Only then did the dog saw Phượng Ngân standing on the side. It shot Điền Quý a reproachful glare, then licked its front paw before using it to smooth out the hair on its head:

“Oh, where are my manners? Apology, miss! I was having a bit of fun with my bro and didn’t see a lady was present. Please forgive my rudeness just now!”

Phượng Ngân nodded:

“It’s fine. No need to change your behavior on account of me being a girl.”

The canine slightly raised its chin:

“Ah, but miss, you misunderstood. This is how I behave normally.”

After clearing its throat, the dog continued:

“Quý must have brought you here on official business. In that case, we’ll talk business first, so as not to waste your precious time. Then, afterward, if you don’t mind, I would appreciate it if you could be my guest and allow me to treat you to a meal.”

Điền Quý intervened:

“Hey, bro, I sincerely wish to remind you humans do not like to eat dog food.”

“I know that, goddammit!”

The canine half-screamed at Điền Quý, but then it voiced cracked as if it was about to cry:

“It’s just that, on that day, I forgot to look at the date and went out during the full moon, so I couldn’t control my instincts.”

Phượng Ngân said:

“Since you’re Quý’s friend, how could I refuse? There’s no time like now, so how about we talk while we eat?”

Hearing that, the dog was overjoyed. It stood up, bent a seat into a table, then jerked its head at Điền Quý:

“What are you waiting for, boy? Take it out, don’t keep us waiting!”

Điền Quý replied:

“B**** please, I ain’t even lying when I say those smart like you are chained all over my hometown[1]Vietnamese expression, used to imply/compare someone’s intellect to that of a dog (in Vietnam, dogs are often chained to trees or dog houses)..”

“Oh f*** you!”

The dog started cursing at Điền Quý. But then it glanced at Phượng Ngân, remembered it still needed Điền Quý’s cooperation, and changed to a pleading tone:

“It’s late already; no stores open at this hour. Let’s just say I’ll owe you one this time. It’s not like there are women here every day!“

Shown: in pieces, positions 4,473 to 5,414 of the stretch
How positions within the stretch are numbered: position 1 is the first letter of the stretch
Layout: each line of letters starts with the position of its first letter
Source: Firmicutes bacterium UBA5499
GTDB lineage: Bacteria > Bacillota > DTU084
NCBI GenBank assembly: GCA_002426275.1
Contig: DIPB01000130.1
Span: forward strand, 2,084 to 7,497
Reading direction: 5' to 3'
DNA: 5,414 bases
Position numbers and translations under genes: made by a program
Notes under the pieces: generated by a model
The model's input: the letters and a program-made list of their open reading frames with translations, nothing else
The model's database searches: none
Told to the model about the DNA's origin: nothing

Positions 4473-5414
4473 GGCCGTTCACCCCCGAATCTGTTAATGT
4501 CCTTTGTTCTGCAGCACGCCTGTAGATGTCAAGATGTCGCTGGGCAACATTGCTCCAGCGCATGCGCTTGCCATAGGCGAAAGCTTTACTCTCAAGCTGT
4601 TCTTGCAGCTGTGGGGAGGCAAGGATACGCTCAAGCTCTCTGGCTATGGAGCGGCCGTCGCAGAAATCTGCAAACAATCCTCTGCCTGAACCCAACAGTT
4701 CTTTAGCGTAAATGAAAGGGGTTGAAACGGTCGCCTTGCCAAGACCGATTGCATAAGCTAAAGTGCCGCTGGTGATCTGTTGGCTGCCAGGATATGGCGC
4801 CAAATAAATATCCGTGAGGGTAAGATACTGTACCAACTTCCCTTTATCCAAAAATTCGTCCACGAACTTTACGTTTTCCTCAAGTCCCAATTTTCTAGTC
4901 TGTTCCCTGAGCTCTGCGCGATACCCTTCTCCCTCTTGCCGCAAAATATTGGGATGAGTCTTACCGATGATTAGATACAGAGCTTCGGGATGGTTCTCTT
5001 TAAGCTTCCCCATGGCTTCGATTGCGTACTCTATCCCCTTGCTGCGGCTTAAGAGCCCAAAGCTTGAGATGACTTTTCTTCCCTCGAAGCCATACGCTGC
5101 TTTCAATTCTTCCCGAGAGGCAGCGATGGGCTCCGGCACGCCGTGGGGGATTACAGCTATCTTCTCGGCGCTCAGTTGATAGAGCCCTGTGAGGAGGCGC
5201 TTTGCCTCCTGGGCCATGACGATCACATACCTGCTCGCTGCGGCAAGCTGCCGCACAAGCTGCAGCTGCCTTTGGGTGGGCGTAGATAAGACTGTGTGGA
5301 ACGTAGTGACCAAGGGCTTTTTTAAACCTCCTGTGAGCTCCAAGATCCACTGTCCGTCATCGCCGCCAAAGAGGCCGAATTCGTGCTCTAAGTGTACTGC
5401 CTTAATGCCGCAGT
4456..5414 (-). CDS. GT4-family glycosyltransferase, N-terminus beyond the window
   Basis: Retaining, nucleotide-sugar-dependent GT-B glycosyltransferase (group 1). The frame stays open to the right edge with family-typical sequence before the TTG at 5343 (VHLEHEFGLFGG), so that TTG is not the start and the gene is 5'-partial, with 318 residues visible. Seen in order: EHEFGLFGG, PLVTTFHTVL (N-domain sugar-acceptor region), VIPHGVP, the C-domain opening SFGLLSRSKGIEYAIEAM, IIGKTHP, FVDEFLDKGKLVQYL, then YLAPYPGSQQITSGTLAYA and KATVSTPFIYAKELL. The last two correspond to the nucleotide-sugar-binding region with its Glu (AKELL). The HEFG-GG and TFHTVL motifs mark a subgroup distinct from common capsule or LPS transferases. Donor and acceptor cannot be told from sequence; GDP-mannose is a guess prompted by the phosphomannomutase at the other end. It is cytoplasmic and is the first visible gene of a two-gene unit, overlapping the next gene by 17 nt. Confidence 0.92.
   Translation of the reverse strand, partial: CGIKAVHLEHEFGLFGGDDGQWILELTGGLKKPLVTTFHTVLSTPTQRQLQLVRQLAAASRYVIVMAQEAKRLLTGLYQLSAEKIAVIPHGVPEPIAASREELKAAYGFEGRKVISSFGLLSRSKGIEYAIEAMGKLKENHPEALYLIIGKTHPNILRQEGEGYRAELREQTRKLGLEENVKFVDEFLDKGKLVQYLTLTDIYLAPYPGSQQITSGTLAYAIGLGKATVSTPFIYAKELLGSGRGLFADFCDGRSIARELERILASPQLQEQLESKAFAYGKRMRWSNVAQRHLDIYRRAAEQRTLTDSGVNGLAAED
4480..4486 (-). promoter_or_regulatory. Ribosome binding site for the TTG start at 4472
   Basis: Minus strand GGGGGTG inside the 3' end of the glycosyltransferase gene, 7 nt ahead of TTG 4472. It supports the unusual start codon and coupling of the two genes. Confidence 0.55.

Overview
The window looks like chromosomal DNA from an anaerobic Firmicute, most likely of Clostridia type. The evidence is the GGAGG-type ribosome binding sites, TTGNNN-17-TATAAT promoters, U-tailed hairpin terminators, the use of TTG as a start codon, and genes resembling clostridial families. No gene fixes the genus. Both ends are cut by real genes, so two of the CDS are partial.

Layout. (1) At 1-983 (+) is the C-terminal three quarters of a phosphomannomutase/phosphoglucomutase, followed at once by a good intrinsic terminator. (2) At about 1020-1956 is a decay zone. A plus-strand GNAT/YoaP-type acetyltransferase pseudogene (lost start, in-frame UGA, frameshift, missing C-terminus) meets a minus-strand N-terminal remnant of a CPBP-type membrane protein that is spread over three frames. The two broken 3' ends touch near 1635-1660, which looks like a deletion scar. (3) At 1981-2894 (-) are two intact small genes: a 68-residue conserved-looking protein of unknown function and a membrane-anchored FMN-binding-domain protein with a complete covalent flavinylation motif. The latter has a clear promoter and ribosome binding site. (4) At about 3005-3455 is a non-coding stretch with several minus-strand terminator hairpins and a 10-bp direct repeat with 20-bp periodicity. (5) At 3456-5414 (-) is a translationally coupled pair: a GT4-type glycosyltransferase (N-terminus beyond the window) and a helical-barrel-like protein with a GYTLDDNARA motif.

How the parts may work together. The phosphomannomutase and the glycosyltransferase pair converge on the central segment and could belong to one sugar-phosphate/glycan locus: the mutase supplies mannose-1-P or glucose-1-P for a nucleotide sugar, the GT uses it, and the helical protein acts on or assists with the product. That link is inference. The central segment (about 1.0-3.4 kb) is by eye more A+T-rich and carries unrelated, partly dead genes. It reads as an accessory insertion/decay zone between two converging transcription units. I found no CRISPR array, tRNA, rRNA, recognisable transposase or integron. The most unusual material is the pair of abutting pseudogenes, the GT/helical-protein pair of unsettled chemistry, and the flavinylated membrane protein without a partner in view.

Only after hearing that did Điền Quý put his hands into his pants pocket to take out all kinds of food, from fruits and cakes to canned meat and rice wine, enough for a four-course meal. Witnessing that, Phượng Ngân wondered how much his pants can hold. However, as she hadn’t eaten since afternoon and was stimulated by the grilled fish earlier, she soon forgot about that to focus on the meal at hand.

The dog also put its rice hat on and immediately turned into a man in his thirties, with hair white as snow and a ruggedly handsome face.

The three of them silently ate for a while before Phượng Ngân finally asked:

“So, the story about the tào phớ seller was all true?”

“Yep, all true.” The white dog replied, “It’s been over twenty years since. He was just a teenager back then; now he’s already old enough to be a middle-aged uncle.”

“Which means he was able to avoid the same fate as the rest of his clan thanks to your protection?”

“Nah, do we look like we have that kind of power? Hmm, how to explain this? Simply put, it’s his occupation that tied his remaining two hun and six po to his body, preventing outside forces from stealing them. That’s why he’s safe from the fate of getting his souls and spirits sucked out of him.”

Phượng Ngân said “ah” once, secretly filed away the information that the enemy could capture the souls of living people, then asked:

“That kind of benefits just for selling tào phớ?”

The white dog glanced between Phượng Ngân and Điền Quý, then burst out laughing:

“While it’s true many ghosts and demons like white tofu, that’s just like any other job. The reason that kid still got his souls is his other occupation.”

He stopped to snap his fingers. At the other end of the bus, the black cat seemed to sigh before clearing its throat and humming a dramatic tune.

“Just get to the point of him being a corpse retriever. Why are you wasting time on sound effects and sh**?” Điền Quý interrupted with a wide grin.

“F*** you, boy! That was my moment! Say, what did I ever do to you to deserve this stick-in-the-wheel[2]Vietnamese idiom, referring to the act of sabotaging someone. treatment?” – The white dog growled.

“Oh, I don’t know.” This time, Điền Quý didn’t back down, instead glared back at the dog, “Who was it that gave my parents the idea of marrying me off this early again?”

The dog shrunk back and cleared his throat:

“Well, you know what they say, ‘cultivate one’s body, start a family, rule the country, then pacify the world.[3]Chinese/Vietnamese proverb, meaning you need a healthy lifestyle and family before you can do bigger things in life.’ You need to start a family and settle down, to avoid running around and causing troubles. It’s a good thing! You should thank me for it. It’s not easy to find such a good match for you.”

“How about no? I refuse to just get married to whomever my parents pick for me.”


1 Vietnamese expression, used to imply/compare someone’s intellect to that of a dog (in Vietnam, dogs are often chained to trees or dog houses).
2 Vietnamese idiom, referring to the act of sabotaging someone.
3 Chinese/Vietnamese proverb, meaning you need a healthy lifestyle and family before you can do bigger things in life.